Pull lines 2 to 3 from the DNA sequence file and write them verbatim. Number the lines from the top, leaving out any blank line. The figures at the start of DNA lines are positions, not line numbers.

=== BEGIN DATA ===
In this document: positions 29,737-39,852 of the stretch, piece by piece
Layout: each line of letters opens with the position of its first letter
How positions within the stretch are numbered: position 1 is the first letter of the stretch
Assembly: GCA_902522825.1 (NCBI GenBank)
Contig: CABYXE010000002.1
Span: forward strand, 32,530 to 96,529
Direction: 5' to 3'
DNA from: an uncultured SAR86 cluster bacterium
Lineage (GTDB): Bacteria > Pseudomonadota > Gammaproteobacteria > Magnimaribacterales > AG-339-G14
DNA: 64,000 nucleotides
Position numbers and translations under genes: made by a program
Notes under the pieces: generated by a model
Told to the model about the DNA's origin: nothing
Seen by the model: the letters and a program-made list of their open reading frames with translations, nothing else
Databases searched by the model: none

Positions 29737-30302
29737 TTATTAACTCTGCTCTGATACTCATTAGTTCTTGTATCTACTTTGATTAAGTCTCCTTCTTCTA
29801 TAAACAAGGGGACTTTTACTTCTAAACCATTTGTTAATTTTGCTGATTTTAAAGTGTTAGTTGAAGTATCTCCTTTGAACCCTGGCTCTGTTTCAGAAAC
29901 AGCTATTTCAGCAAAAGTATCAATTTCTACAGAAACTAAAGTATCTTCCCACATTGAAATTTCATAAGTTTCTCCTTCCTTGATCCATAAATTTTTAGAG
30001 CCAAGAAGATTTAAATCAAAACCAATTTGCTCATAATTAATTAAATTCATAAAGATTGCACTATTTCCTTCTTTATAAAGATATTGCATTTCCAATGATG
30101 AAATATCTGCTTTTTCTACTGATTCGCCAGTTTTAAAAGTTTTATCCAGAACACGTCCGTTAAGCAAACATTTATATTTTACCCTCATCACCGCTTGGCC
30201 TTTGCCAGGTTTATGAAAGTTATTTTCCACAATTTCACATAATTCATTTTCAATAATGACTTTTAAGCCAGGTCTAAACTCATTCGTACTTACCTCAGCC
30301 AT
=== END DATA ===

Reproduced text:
Layout: each line of letters opens with the position of its first letter
How positions within the stretch are numbered: position 1 is the first letter of the stretch